Asus F2A85-V Pro review

Packed with features… maybe too many features?

Asus F2A85-V Pro
Asus F2A85-V Pro

TechRadar Verdict


  • +

    CrossFire support

  • +

    Good display output options

  • +

    4K support


  • -

    Too much mobo for Trinity CPUs

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Fusing graphics and processor into a single chip is a major change to chip architecture, so when AMD's first Fusion chip, otherwise known as Llano or the A Series Accelerated Processor, appeared it was inevitable that a new CPU socket would be part of the mix.

Put simply that change has meant that you need to wire the thing up differently to allow for video output. Thus, AMD rolled out the FM1 socket and we didn't have any complaints when it wasn't compatible with AMD's various desktop sockets, despite AMD's track record for maintaining backwards compatibility when it comes to sockets and CPUs.

Now the second-gen Fusion chips are upon us and we've got a new socket to go with them. And compatibility hasn't been maintained. You can't drop one of the new Trinity Fusion chips, such as the AMD A10 5800K, into an old FM1 Fusion board. Nor can you use it in AMD's mainstream desktop sockets, such as AM3.

With that somewhat convoluted socket saga under our belts, what are we to make of our first taste of FM2 motherboards, the Asus F2A85-V Pro?

At first glance, it looks like a conventional full-size ATX board for AMD kit and it comes complete with AMD's new A85X chipset for Fusion chips. So, there's four DIMM slots for DDR3 memory, three full-length PCI Express 2.0 slots, no fewer than four USB 3.0 ports on the back panel, the works.

In fact, those PCIe slots support CrossFire. You can run two in x8 mode and theoretically throw in the integrated GPU on the A Series fusion chip for three-way CrossFire action. It's completely pointless, but it does reveal just what this board is capable of. More realistic, perhaps, is running a cheap graphics card in CrossFire with the integrated GPU for what might be tolerable gaming performance.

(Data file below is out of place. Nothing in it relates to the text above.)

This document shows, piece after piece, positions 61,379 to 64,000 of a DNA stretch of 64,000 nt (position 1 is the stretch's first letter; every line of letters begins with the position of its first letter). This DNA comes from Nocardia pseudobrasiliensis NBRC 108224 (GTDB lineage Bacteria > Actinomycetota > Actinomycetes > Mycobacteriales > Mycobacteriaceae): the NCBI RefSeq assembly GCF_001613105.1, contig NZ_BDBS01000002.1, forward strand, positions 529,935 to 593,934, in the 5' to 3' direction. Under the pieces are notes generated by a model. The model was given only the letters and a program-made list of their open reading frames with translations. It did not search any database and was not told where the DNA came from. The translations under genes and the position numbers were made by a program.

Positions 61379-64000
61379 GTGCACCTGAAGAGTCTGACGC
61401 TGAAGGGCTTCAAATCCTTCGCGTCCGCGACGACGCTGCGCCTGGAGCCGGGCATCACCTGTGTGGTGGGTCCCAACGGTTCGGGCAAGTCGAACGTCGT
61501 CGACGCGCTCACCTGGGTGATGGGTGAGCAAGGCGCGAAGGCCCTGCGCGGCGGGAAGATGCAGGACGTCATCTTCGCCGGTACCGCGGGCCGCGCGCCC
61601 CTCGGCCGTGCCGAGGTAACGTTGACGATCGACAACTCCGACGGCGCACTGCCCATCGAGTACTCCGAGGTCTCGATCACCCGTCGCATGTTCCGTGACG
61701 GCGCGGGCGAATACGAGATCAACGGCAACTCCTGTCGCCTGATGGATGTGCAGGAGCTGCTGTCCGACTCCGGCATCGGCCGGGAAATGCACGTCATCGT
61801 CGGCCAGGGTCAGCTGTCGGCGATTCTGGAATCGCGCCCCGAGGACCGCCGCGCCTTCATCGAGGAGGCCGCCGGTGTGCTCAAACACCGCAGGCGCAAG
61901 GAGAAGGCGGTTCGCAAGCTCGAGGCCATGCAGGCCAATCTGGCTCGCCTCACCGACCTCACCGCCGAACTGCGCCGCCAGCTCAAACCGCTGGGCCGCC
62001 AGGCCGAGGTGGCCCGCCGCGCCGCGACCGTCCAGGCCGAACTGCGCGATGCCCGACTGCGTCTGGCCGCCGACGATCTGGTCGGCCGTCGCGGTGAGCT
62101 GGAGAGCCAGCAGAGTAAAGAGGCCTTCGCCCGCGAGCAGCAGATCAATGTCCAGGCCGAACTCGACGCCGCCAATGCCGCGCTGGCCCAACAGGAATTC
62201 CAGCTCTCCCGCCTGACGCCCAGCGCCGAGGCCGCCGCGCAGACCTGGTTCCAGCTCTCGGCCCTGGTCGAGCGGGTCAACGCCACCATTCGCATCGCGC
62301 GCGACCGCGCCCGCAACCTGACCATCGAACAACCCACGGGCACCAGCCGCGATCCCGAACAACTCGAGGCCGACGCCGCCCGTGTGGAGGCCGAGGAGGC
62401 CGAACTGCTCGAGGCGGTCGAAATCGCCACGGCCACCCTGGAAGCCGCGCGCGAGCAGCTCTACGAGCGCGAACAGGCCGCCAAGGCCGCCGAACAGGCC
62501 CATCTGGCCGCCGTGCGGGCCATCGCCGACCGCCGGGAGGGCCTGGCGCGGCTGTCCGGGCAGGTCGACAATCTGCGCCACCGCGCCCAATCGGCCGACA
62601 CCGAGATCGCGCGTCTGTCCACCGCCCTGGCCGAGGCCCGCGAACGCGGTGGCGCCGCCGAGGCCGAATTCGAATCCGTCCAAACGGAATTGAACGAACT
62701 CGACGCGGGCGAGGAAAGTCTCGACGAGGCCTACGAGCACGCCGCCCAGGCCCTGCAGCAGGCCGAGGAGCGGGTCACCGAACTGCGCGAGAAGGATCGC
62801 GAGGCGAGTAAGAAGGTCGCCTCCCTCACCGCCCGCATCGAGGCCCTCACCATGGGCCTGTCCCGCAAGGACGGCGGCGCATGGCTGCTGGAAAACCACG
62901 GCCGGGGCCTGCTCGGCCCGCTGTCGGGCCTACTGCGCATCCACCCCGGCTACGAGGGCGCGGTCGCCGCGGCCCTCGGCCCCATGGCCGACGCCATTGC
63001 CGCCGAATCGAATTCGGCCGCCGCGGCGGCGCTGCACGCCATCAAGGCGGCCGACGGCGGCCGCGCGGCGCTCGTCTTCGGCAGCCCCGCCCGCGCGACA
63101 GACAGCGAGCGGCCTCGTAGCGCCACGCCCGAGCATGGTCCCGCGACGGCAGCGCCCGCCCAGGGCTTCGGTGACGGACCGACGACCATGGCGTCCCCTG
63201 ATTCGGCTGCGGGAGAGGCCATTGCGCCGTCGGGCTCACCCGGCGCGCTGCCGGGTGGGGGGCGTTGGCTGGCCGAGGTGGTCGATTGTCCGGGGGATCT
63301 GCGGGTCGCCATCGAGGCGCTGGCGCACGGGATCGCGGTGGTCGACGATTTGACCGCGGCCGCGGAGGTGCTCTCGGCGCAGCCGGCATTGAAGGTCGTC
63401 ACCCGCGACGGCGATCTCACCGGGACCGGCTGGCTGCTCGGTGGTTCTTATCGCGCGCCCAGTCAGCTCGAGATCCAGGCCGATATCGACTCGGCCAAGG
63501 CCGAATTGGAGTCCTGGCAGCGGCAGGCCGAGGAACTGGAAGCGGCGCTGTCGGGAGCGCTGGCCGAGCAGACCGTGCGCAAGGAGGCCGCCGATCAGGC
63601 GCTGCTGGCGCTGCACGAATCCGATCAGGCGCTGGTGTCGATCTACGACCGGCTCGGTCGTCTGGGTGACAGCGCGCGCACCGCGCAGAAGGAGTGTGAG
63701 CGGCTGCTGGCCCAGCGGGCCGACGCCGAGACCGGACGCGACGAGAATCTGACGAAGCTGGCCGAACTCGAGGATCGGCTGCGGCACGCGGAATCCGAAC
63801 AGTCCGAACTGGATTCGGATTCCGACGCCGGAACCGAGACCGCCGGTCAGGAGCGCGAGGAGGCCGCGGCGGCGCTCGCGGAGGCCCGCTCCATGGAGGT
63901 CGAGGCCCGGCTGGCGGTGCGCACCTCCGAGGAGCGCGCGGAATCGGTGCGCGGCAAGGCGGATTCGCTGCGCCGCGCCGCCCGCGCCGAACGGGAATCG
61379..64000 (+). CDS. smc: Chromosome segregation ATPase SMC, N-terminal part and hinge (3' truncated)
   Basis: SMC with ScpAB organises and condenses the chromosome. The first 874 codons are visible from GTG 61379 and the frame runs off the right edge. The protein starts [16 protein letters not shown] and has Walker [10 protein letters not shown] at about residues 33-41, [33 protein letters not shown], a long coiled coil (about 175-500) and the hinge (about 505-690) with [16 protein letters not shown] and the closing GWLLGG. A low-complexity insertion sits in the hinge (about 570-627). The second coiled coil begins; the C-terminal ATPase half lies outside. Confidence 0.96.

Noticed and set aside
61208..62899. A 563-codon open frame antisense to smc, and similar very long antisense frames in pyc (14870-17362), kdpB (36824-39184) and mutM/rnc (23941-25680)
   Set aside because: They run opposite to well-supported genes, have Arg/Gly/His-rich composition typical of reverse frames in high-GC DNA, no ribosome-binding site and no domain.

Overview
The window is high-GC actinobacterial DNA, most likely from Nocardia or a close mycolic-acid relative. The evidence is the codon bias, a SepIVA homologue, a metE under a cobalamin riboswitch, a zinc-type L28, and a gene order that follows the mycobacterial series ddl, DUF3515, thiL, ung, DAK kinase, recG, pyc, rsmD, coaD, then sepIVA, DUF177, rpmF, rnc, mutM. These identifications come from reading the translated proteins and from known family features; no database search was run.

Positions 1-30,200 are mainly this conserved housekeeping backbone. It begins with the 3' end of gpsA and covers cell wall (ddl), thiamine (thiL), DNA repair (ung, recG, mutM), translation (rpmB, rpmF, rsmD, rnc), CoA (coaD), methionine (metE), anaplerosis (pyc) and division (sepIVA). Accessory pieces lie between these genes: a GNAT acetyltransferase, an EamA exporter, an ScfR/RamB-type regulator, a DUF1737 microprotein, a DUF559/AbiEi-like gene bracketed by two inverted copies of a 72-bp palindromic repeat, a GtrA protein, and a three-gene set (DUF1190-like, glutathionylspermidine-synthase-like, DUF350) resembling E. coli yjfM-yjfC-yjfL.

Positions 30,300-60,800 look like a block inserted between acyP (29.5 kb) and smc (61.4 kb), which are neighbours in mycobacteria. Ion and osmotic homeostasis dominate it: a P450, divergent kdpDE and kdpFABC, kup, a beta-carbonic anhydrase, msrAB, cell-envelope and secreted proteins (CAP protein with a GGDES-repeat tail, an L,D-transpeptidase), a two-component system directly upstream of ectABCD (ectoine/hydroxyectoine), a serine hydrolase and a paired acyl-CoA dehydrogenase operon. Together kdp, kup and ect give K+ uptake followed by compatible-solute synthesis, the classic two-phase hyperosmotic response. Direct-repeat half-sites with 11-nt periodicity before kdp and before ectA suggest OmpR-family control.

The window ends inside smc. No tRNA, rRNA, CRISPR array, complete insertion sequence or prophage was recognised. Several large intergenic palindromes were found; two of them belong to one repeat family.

On the subject of video, perhaps the most intriguing option is just using that integrated AMD core. A quartet of video output options are provided: VGA, DVI, HDMI and DisplayPort. And you can run three of them in parallel. Even better, the DVI port is dual link and supports 2,560 x 1,600 panels and the DisplayPort socket runs to a ridiculous resolution of 4,096 x 2,160.

Elsewhere, there are seven SATA 6Gbps ports, another two USB 3.0 ports via a header, optical S/PDIF, eSATA and more. Oh, and you get Asus's slick UEFI AMI BIOS, to boot. It's a very nice overall package.


Memory bandwidth performance
Sisoft Sandra: Gigabytes per second: Bigger is better

ASUS F2A85-V PRO WITH A10 5800K: 10.48

Rendering performance
Cinebench 11.5: Index : Higher is better

ASUS F2A85-V PRO WITH A10 5800K: 3.16
ASUS SABERTOOTH Z77 WITH i3-3225: 3.28

Encoding performance
x264 3.0 HD: Frames per second: Higher is better

ASUS F2A85-V PRO WITH A10 5800K: 20

As for performance, well, that's pretty much prescribed by AMD's A Series APUs. Currently, that means a maximum of four AMD Piledriver cores running around 4GHz, give or take. Quick enough, for now, we'd say, but with that FM2 socket, the upgrade path is far from clear.

AMD's FX desktop processors will be sticking to AM3+ sockets for the next few generations. All of which means it's best to view this motherboard with any Trinity CPU you buy as something of a permanent marriage.

Future Fusion chips will no doubt be made available, for instance, AMD plans to release some cheap 'Athlon' chips without graphics for FM2. But there's no upgrade path to full-fat FX chips.


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